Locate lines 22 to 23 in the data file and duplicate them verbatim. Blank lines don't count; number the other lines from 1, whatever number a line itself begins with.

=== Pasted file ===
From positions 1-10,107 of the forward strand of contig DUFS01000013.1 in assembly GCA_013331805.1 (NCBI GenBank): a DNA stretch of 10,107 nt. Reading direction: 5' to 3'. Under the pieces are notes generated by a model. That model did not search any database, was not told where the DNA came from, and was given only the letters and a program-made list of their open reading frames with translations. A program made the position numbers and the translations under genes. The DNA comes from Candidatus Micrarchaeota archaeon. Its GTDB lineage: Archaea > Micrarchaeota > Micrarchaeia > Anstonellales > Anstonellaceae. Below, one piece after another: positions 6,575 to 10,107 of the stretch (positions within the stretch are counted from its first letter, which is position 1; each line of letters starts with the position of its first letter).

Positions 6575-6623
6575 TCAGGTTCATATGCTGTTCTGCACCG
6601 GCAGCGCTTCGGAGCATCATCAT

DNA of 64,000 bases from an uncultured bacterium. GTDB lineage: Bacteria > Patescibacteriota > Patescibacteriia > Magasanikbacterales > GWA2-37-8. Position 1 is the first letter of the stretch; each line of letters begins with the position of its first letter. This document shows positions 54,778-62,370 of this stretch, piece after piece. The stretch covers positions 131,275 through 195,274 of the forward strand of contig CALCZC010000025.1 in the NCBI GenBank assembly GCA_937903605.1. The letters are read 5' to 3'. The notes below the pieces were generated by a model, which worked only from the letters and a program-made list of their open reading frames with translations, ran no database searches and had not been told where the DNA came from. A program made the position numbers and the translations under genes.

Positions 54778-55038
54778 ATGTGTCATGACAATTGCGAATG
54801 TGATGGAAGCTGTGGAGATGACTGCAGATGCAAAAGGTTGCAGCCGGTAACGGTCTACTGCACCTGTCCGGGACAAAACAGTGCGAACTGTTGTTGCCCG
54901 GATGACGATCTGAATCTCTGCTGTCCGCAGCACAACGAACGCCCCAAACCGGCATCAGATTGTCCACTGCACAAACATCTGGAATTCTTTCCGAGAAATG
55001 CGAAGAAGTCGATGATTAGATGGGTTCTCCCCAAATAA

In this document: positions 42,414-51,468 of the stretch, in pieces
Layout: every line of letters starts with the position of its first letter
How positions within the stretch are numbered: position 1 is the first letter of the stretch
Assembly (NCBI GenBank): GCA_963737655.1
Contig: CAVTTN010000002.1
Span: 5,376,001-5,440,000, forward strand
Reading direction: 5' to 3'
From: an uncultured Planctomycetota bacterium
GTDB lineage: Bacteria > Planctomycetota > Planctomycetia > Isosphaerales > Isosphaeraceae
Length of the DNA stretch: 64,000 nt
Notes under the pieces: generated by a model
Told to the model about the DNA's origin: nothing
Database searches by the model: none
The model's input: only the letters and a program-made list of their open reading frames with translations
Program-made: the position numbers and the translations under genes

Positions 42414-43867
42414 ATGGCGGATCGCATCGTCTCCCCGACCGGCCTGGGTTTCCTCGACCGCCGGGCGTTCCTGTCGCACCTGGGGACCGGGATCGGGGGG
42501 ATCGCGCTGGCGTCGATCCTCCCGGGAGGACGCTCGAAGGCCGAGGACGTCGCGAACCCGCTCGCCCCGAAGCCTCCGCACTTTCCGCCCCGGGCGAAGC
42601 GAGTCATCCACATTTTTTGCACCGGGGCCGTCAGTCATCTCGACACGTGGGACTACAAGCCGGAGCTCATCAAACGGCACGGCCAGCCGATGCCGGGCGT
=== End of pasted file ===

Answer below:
Told to the model about the DNA's origin: nothing
Database searches by the model: none